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Silver Screen Club


VENUES AND TICKETS
Whitsell Auditorium
1219 SW Park Avenue
Portland, OR 97205

The Box Office opens 30 minutes prior to showtime.

PARKING

ADMISSION PRICES
$9 General
$8 PAM Members, Students, Seniors
$6 Friends of the Film Center

Tickets are now available online. Click on the 'Buy Tickets' links to buy online.

BOOK OF TEN TICKETS
$50 Buy Here

THE 10-MINUTE RULE
Seats for advance ticket and pass holders are held until 10 minutes before showtime, when any unfilled seats are released to the public. Thus, advance tickets or passes ensure that you will not have to wait in the ticket purchase line but do not guarantee a seat in the case of arrival after the 10-minute window has begun. Your early arrival also helps get screenings started promptly. We appreciate your understanding. Advance ticket holders who arrive within the 10-minute window but are not seated may exchange their tickets for another screening at the Ticket Outlet or obtain a cash refund at the theater. There are no refunds or exchanges for late arrivals or for missed screenings.



   
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1998
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November/December 2014
Fri, Oct 31, 2014 - Sun, Dec 28, 2014

Like Japanese fashion and pop culture, Japanese film remains in the international vanguard, blending traditional genres and classical forms with cutting-edge technology and dazzling imagery. This year’s Japanese Currents series highlights recent noteworthy Nipponese films, ranging from anime to samurai epic, documentary to family melodrama, while exploring issues important to contemporary Japanese society. Collectively, the series offers a fresh take on Japanese culture and a showcase of the wealth of creative invention at work in Japan today.

Special thanks to the Japan Foundation, Los Angeles and the Portland-Sapporo Sister City association, with additional support from Lane Powell PC, Shigezo Restaurant, the Japan America Society of Oregon, and the Consular Office of Japan in Portland.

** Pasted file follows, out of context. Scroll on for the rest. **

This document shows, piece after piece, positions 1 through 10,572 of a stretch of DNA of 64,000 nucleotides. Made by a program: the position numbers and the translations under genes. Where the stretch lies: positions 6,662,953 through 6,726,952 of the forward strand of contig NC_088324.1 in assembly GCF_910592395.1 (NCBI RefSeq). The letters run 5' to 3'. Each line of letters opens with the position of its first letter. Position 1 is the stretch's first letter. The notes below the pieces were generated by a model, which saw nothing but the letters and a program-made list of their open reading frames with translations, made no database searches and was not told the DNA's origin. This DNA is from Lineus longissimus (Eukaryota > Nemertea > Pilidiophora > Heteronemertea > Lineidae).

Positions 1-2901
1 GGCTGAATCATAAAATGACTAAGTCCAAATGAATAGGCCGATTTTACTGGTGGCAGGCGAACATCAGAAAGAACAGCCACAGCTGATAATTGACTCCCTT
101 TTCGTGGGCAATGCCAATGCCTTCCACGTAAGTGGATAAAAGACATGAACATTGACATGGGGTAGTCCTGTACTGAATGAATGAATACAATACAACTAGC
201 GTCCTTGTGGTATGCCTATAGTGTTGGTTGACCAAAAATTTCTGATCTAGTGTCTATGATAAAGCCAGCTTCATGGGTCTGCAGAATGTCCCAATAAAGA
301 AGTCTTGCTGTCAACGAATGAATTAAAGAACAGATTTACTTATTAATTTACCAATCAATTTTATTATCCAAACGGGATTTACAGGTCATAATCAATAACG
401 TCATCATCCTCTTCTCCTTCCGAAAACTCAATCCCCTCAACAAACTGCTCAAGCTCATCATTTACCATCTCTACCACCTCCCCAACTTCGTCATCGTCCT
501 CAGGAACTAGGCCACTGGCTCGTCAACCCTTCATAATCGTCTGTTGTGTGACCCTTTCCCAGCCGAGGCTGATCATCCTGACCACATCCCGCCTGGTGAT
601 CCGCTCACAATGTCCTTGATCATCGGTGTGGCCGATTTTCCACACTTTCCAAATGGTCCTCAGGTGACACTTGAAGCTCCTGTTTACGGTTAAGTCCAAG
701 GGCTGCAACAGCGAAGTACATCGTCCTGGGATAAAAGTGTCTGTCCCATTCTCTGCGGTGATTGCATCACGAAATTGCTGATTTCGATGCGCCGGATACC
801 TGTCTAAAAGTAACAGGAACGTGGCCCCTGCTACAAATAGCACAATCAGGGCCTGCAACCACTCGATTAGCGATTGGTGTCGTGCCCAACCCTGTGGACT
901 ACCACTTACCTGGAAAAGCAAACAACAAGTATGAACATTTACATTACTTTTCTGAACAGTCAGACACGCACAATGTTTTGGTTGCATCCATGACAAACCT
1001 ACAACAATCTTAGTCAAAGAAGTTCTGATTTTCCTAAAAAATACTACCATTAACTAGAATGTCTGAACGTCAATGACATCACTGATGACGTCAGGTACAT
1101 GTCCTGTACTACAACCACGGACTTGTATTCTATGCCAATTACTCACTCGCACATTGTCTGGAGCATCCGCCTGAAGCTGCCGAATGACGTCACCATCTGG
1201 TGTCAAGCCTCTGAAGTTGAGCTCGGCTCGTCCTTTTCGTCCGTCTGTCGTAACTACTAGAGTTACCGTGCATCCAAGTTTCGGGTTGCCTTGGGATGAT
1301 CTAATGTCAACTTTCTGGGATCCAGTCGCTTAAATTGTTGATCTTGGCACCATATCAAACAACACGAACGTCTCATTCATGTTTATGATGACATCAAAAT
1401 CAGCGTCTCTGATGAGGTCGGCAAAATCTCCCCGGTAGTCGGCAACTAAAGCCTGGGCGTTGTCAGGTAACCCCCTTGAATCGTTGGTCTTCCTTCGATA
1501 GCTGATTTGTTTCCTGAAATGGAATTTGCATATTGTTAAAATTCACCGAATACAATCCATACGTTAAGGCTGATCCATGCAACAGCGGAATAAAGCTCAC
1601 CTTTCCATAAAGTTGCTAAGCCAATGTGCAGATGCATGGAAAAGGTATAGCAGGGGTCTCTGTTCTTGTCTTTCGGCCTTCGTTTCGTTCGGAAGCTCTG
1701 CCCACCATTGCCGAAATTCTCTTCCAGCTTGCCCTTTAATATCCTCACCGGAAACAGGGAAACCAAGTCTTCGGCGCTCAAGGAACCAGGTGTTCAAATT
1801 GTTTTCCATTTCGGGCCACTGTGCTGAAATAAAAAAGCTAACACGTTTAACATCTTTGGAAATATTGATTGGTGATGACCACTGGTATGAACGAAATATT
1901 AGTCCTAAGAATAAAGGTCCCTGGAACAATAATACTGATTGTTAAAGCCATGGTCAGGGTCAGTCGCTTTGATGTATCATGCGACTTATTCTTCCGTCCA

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Film Noir—a timeless genre of classic Hollywood films known for their low budgets, taut narratives, evocative cinematography, dark shadows, hard-boiled leading men, and dangerous leading ladies—remains as popular today as during its 1940s and 50s heyday. We offer some lesser-seen noir favorites, featuring ex-Nazis on the lam, escaped cons seeking revenge, crooked cops, and deceitful wives. All are pushed to their limits, and all must pay an inevitable price.



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2014 marks the centennial of the beginning of “the great war,” World War I. With events being held in memoriam worldwide, and with conflicts still raging whose histories connect to that epic clash, we look back—through four landmark films—at the wake of the 20th century’s first major cataclysm. Each of the films is a masterpiece in its own right, innovative and idiosyncratic in not only its aesthetic and narrative techniques, but also its views on the struggle between nations. From studio productions to independents, silent to sound, these four films are emblematic representations of not only the major shifts of the worldwide film industry over a 30-year period, but also of the ways in which filmmakers put the seemingly untranslatable experience of war in front of those who needed to see it most: the average citizens who comprised, or were related to, those who served.

Presented in conjunction with the Portland Art Museum’s exhibition This is War! Graphic Arts from the Great War, 1914-1918, running through December 14, 2014.



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